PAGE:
Achatinella apexfulva

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Achatinella apexfulva
Zoological Illustrations Achatinella pica.jpg
Drawing of a shell of Achatinella apexfulva.
Scientific classification
Kingdom:
Phylum:
Class:
(unranked):
Superfamily:
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Genus:
Subgenus:
Achatinella
Species:
A. apexfulva
Binomial name
Achatinella apexfulva
(Dixon, 1789)[2]
Synonyms

Achatinella apexfulva is a reportedly extinct species of colorful, tropical, arboreal pulmonate land snail in the family Achatinellidae, once present on Oahu, Hawaii. A. apexfulva is the type species of the genus Achatinella. The specific name, apexfulva, meaning "yellow-tipped", refers to the yellow tip of the snail's shell.

Taxonomy[edit]

The family Achatinellidae, to which Achatinella apexfulva belongs, represents a diverse adaptive radiation. All species of tree-snail in Hawaii are believed to have come from a single ancestral snail. How that ancestral snail made the 3,800 kilometres (2,400 mi) trip across the ocean is unknown. A longstanding theory is that a bird carried a notably smaller ancestor across the ocean and dropped it on the islands, as bird mediated dispersal has been documented in other snail species. Alternative theories include that it floating across the ocean on a mat of debris, or that it island hopped across the Pacific in a combination of the theories. Within the Achatinellidae family, A. apexfulva belongs to the Oahu clade, which evolved on Oahu island and includes most other members of the genus Achatinella.[3]

Distribution[edit]

This species was endemic to forests of the island of Oahu in the Hawaiian archipelago, United States, but is now extinct.[4] It was listed as federally endangered since 1981.[5] A major cause of its population decline in the wild was predation by the rosy wolfsnail. The rosy wolfsnail, a central-American native, was introduced to Hawaii in the 1950s to control agricultural pests.[6] However, as a carnivore of other snails it does not discriminate in its choice of food, and has been the cause of at least 8 other snail extinctions in Hawaii.[7] As a response to rapidly dwindling populations, in 1997 all known remaining specimens of A. apexfulva were collected and bred in captivity. Most offspring died of unknown causes, but one successful offspring was born. This individual was named George, after Lonesome George, a Pinta Island tortoise who was also the last of their kind.[8] By April 2011, George was the only remaining member of the species.[9][10]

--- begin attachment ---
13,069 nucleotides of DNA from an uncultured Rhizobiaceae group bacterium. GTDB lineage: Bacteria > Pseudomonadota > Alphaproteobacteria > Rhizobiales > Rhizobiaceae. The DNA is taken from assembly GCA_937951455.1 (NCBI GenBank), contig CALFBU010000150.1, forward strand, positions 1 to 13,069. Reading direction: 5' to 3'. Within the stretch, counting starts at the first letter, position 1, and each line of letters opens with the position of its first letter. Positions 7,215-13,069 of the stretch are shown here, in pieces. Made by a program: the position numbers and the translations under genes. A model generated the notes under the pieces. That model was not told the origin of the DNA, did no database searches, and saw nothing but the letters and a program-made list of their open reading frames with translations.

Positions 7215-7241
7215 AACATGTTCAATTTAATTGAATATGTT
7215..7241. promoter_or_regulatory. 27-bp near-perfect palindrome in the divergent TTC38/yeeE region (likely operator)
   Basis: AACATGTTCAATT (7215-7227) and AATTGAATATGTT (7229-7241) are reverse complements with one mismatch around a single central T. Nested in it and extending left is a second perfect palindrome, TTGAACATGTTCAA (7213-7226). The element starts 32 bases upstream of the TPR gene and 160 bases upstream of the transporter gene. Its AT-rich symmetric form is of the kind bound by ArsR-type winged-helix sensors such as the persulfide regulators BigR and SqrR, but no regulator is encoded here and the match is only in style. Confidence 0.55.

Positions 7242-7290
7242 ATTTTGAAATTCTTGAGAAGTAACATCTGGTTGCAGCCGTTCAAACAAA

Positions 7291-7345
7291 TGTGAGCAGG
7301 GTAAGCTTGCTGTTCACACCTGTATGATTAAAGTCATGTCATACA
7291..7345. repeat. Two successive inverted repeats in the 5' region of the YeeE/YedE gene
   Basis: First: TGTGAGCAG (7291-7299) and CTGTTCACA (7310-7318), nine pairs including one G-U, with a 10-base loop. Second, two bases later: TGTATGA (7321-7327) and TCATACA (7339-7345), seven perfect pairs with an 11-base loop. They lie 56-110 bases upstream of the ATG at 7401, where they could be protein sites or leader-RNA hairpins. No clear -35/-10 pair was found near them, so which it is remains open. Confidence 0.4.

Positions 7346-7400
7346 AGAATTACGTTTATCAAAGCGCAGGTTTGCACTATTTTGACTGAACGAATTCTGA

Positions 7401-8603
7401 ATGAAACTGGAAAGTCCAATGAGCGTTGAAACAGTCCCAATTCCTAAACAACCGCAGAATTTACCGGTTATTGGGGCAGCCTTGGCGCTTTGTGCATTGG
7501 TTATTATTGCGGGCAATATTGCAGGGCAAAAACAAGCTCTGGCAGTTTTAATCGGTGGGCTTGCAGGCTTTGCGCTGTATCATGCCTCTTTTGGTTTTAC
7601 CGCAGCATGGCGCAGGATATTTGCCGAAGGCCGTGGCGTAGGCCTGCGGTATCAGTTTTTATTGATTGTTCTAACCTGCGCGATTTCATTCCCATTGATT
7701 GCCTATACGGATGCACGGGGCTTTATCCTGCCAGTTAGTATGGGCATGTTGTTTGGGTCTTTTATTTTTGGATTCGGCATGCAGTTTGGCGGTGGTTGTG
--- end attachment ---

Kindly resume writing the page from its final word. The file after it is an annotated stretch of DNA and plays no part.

In January 2019, George died at age 14 – leaving the species reportedly extinct.[11][6][12] The International Union for Conservation of Nature's last study on A. apexfulva was conducted in 1996 and listed the species as Critically Endangered.[1]

Other causes of the snail's decline included loss of habitat due to deforestation, introduction of rats, and the introduction of Jackson's chameleon.[13] The problems that A. apexfulva faced are not unique: estimated extinction rates in the Achatinellidae family range between 75% and 90%.[3]

Ecology[edit]

While A. apexfulva lived on the leaves of trees, it was not herbivorous. Its diet consisted of algae and mold that it ate off of leaves.[13]

References[edit]

  1. ^ a b Hadfield M. & Hadway L. (1996). "Achatinella apexfulva". The IUCN Red List of Threatened Species. IUCN. 1996: e.T168A13038669. doi:10.2305/IUCN.UK.1996.RLTS.T168A13038669.en. Retrieved 10 January 2018.
  2. ^ Pilsbry, Henry A. (1912–1914). "Historical Notes on the Literature". Manual of Conchology. XXII. Retrieved 29 February 2016. The first Achatinellid shells brought to Europe, so far as we know, were obtained by Captain George Dixon, who visited the Hawaiian Islands in 1786 and 1787. They were strung on a lei or necklace, which seems to have been made entirely of Achatinella apexfulva and A. decora. It appears that four specific names were based upon these specimens.
  3. ^ a b Holland, Brenden S; Hadfield, Michael G (August 2004). "Origin and diversification of the endemic Hawaiian tree snails (Achatinellidae: Achatinellinae) based on molecular evidence". Molecular Phylogenetics and Evolution. 32 (2): 588–600. doi:10.1016/j.ympev.2004.01.003.
  4. ^ Kolbert, Elizabeth (2019-05-20). "Climate Change and the New Age of Extinction". The New Yorker. Retrieved 2019-05-13.
  5. ^ "Species Profile for Oahu tree snail (Achatinella apexfulva)". ecos.fws.gov. Retrieved 2019-03-04.
  6. ^ a b "George, Reclusive Hawaiian Snail And Last Of His Kind, Dies At 14". NPR.org. Retrieved 2019-01-08.
  7. ^ Kurt Auffenberg & Lionel A. Stange (November 2001). "Snail-eating snails of Florida, Gastropoda". University of Florida. EENY251. Retrieved October 7, 2012.
  8. ^ Bowler, Jacina (January 9, 2019). "Lonely George – A Hawaiian Tree Snail – Has Died, Taking His Species With Him". Science Alert. Retrieved January 30, 2019.
  9. ^ "Achatinella apexfulva". The Recently Extinct Plants and Animals Database. Retrieved 28 October 2013.
  10. ^ Thom van Dooren (2013) "The last snail: conservation and extinction in Hawai’i" February 28, 2013. Retrieved 8 January, 2016.
  11. ^ January 04, Star-Advertiser staff Posted; January 4, 2019; January 4, 2019 Updated; 2019 10:29am (2019-01-04). "Last known Hawaiian land snail of its kind dies". Honolulu Star-Advertiser. Retrieved 2019-01-08.
  12. ^ "World's loneliest snail dies, and a species goes extinct". 2019-01-08. Retrieved 2019-01-08.
  13. ^ a b Land & animal & nonanimal. Springer, Anna-Sophie., Turpin, Etienne., Einfeldt, Kirsten., Wolf, Daniela., Haus der Kulturen der Welt. Berlin: Haus der Kulturen der Welt. 2015. pp. 1–14. ISBN 9780993907418. OCLC 904577335.CS1 maint: others (link)